During this year’s International Supercomputing Conference (ISC) in June in Frankfurt, I attended a workshop called International Workshop on OpenPOWER for HPC (IWOPH). I submitted and presented a paper titled GPU-Accelerated Particle-in-Cell Code on Minsky, which is now released (see below for PDF).

The workshop was about use cases of OpenPOWER systems (mainly, IBM’s POWER8NVL processor) in the context of high-performance computing. With our JURON cluster at JSC 1, this is quite fitting. A good chance, to revisit my port of JuSPIC to OpenACC, test it well, and write about it. You’ve read already about JuSPIC+OpenACC here on the blog before.

The paper goes through the work I already did before related to JuSPIC with OpenACC; i.e. the challenges of formulating the source code in a way that OpenACC can efficiently generate GPU-accelerated functions and my decision, to eventually move over to CUDA Fortran 2.

I run through the different optimizations I evaluate in order to speed things up, looking closely on different stages of the processing pipeline (data allocation, conversion, copy, processing, copy, conversion). Turns out, a structure-of-array approach is the fastest data container to crunch numbers with on the GPU device. Who would’ve thought – but there actually are some interesting and even unexpected results.

On of the unexpected results is that the conversion of the data structure takes an awful lot of time. Background: JuSPIC is written with one piece of data pointing to the next piece of data in a chain (a linked list). This is quite natural, but not optimal for modern computer architectures. Instead of data potentially scattered throughout memory, they want data packed closely together in memory so that as much data as possible can be fetched with as few instructions as possible. To achieve good performance, I convert data from JuSPIC’s linked list as soon as it enters the GPU-accelerated scope, do stuff, and convert it back afterwards. And, now back to the unexpected result, especially this back-conversion turns out to be very slow on the system tested (JURON).

Because things happen as they always do, I only recognized that during the last couple of days before the paper deadline. So, as far as time allowed for it, I did quite a few tests together with my colleagues. And we were able to pin-point were the issues comes from, studying the generated assembly, and could eventually integrate a temporary workaround. 3 I also filed a bug report with the compiler vendor, which got fixed two weeks ago. I do still need to test it, though.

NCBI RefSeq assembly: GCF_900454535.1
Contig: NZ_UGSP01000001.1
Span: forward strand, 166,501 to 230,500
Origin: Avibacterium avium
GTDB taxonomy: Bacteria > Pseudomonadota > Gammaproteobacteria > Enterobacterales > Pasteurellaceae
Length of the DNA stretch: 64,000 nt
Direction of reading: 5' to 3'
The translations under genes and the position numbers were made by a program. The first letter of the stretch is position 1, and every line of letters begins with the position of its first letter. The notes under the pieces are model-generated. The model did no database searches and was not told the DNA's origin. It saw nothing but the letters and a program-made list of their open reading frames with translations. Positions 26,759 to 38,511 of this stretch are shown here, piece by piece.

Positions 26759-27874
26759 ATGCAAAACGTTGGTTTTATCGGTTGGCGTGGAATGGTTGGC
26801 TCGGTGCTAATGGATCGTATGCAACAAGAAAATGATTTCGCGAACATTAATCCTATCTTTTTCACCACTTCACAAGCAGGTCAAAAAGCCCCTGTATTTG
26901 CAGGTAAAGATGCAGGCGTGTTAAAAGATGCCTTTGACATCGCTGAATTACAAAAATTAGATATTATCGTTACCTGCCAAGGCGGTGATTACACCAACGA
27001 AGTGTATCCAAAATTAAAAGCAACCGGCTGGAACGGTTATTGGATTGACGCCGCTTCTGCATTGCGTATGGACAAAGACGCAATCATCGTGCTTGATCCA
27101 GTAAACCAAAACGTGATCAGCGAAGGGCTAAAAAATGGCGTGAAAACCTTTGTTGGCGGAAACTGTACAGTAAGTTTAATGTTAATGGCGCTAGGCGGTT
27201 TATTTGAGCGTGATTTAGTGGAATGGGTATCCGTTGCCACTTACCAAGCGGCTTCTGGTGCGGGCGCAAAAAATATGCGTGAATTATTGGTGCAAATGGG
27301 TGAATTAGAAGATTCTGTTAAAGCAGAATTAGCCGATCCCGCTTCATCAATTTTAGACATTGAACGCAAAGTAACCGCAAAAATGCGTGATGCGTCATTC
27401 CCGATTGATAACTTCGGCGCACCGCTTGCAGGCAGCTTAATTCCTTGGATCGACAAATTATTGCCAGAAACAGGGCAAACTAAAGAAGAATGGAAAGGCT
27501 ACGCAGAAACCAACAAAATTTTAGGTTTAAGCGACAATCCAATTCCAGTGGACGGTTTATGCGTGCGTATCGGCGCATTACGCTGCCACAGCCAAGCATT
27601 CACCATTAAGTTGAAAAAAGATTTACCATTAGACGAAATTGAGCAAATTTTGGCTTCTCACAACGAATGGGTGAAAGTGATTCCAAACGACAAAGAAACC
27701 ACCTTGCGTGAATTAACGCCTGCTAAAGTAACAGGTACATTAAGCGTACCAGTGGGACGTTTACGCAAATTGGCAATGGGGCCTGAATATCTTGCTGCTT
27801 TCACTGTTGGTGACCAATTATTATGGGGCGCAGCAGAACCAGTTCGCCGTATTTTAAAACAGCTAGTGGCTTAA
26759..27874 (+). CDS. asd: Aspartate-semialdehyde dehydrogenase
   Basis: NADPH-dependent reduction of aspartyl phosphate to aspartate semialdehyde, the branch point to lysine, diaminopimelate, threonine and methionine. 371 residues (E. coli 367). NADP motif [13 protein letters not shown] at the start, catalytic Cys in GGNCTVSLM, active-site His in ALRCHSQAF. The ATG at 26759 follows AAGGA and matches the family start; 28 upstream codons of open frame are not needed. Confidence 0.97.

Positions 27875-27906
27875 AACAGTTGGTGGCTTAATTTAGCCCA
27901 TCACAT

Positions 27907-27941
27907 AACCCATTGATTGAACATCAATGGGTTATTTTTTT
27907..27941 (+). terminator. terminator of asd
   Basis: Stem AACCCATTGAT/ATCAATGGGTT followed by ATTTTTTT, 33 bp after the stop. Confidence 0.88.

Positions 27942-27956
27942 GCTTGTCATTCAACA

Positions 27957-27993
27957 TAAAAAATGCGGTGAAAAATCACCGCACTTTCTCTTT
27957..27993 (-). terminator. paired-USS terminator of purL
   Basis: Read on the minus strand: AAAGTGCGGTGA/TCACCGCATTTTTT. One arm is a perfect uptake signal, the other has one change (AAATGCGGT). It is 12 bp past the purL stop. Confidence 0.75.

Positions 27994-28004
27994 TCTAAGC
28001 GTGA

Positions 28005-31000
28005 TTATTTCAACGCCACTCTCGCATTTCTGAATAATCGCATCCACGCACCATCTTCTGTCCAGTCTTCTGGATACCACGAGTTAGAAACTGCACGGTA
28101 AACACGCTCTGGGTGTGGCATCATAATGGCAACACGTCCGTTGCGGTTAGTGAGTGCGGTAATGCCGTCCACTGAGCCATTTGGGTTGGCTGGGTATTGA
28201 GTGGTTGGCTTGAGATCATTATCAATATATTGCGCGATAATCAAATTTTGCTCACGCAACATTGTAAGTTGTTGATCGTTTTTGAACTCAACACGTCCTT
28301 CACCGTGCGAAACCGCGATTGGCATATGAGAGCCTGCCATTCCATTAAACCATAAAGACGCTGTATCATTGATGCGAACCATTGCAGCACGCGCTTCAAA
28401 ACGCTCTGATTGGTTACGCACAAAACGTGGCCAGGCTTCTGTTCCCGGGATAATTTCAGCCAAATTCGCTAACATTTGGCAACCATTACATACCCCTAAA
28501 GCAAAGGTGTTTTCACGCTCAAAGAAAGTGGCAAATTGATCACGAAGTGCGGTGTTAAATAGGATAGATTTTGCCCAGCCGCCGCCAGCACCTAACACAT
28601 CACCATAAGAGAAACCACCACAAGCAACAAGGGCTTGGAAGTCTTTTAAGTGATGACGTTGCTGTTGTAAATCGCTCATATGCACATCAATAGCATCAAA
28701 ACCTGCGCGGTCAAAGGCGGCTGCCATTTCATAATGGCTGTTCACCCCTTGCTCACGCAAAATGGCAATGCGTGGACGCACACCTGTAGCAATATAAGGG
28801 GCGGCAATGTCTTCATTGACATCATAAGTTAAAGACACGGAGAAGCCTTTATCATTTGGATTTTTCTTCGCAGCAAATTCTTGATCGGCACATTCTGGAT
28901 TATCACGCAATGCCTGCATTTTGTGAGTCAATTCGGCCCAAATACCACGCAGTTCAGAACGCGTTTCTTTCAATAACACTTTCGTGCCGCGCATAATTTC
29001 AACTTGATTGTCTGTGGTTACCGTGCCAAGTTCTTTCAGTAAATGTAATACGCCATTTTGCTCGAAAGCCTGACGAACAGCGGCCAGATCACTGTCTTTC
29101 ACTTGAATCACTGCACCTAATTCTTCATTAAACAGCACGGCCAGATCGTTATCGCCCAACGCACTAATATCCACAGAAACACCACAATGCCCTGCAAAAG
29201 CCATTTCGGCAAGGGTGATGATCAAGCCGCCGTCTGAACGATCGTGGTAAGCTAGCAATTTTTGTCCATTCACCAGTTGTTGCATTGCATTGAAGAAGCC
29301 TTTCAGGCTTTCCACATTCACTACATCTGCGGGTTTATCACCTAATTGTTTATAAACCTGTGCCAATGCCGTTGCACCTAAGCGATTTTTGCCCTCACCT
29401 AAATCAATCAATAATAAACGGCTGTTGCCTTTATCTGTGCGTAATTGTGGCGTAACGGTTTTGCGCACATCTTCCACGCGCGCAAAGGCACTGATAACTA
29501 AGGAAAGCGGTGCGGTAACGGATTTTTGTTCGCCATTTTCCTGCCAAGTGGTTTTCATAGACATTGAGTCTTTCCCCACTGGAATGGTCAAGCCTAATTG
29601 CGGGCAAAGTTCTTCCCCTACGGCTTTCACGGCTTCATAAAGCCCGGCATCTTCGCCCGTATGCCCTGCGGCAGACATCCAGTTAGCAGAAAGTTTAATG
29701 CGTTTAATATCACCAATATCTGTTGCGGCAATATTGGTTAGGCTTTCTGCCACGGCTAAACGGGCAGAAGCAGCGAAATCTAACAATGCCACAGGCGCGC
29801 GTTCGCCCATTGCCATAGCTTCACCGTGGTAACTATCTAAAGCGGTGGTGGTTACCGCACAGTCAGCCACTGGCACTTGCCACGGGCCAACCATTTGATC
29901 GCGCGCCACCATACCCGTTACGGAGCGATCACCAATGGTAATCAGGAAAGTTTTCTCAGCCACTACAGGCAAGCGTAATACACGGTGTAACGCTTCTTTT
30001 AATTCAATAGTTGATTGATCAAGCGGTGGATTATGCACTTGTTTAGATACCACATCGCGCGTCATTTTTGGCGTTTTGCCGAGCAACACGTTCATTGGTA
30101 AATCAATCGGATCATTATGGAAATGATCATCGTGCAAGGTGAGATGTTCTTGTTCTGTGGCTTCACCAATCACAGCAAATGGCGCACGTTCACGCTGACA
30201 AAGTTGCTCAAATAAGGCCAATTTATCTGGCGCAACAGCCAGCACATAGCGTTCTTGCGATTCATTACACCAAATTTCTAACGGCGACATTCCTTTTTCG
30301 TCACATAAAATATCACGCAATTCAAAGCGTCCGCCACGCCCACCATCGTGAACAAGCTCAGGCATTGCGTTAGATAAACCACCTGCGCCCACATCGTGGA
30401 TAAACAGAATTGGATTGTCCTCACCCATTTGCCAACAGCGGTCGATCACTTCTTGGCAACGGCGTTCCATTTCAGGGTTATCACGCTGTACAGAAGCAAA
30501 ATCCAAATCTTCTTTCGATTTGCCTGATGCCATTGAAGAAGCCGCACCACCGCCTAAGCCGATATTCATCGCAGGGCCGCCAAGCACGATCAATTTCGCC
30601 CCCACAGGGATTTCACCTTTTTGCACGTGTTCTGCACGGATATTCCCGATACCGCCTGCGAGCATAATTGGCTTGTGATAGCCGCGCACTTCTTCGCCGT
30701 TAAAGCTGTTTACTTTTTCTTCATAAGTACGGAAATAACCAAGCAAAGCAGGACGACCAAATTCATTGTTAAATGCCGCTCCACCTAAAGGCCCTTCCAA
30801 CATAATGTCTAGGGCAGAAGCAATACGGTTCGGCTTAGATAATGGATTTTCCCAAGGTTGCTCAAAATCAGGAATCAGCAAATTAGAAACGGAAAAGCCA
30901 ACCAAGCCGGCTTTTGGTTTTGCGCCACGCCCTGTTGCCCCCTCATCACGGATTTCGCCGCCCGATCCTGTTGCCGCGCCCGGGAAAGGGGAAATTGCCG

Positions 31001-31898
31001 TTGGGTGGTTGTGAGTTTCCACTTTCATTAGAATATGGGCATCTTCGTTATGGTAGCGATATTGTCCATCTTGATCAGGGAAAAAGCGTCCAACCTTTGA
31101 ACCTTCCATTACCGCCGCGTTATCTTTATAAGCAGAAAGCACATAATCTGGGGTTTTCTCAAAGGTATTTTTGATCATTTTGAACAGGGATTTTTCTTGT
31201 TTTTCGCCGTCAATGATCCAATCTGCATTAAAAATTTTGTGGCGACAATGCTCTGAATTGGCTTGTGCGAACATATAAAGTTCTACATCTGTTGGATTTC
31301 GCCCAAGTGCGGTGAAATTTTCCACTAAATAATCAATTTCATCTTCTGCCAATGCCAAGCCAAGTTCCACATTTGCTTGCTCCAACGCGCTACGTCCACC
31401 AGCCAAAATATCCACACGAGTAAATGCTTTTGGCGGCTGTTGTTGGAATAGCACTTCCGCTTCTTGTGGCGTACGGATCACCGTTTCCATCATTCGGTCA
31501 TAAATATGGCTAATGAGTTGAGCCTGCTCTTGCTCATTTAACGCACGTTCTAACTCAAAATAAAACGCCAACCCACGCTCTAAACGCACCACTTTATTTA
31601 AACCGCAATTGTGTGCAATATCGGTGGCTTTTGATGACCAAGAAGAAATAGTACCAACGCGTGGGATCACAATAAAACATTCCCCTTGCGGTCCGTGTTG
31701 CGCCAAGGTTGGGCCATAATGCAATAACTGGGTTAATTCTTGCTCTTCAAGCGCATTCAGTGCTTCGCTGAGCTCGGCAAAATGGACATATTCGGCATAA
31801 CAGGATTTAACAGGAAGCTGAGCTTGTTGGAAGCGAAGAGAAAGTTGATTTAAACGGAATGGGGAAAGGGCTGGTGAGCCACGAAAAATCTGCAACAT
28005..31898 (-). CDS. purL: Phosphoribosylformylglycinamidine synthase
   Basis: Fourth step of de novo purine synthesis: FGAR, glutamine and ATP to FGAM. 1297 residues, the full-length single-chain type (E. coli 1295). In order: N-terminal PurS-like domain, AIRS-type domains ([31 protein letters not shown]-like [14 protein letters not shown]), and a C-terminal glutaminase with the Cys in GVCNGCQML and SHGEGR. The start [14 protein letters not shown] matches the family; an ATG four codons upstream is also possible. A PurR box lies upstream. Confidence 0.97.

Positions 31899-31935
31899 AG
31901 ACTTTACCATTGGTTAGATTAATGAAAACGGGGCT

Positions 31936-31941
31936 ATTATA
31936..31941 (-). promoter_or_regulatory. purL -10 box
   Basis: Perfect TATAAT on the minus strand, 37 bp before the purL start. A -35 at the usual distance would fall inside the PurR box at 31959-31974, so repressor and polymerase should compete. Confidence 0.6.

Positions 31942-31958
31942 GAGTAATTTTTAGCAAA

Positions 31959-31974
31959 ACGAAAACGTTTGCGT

In the last part of the paper I model JuSPIC’s GPU performance by simple performance models. I look at the effective bandwidth of the application on different GPU architectures. In addition, I study the dependency on GPU clock rates. For sure the (then) latest GPU we had access to, the NVIDIA Tesla P100, is the best choice for a GPU in JuSPIC’s case. So many multiprocessors, so much bandwidth.

The hunt for the allocation bug was quite involving, with different compiler versions, systems, system architectures, and MPIs on top. I think it was just luck that we noticed that the performance reduction was related to the specific MPI. Bug hunt feels always like Sherlock Matrix.

The paper is available at Springer, both in web and in PDF form as part of the High Performance Computing book. Unfortunately it is not Open Access. But I’m allowed to share the pre-print of the document, which is attached to the entry in Jülich’s library, JUSER, or here. 4

I presented the paper at the workshop in a talk, which can be found below (and on JUSER). For a first time, I created a notes version of the talk, which includes additional content not on the presented slides but things I talked about – intended for after-talk readers. Using LaTeX Beamer this is quite easy to do, and a good addition IMHO. More on that soon™ in a dedicated post.

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  1. A node of JURON is based on Minsky servers, the cluster has 18 of them. 

  2. Which was actually closer to the original source code than the OpenACC-optimized Fortran code. 

  3. The quickest one was using the linkers LD_PRELOAD environment variable to inject a different malloc() function… 

  4. The editors decided to reduce white space in my tables and not use booktabs as the LaTeX package. So, the nicer tables are in the pre-print version…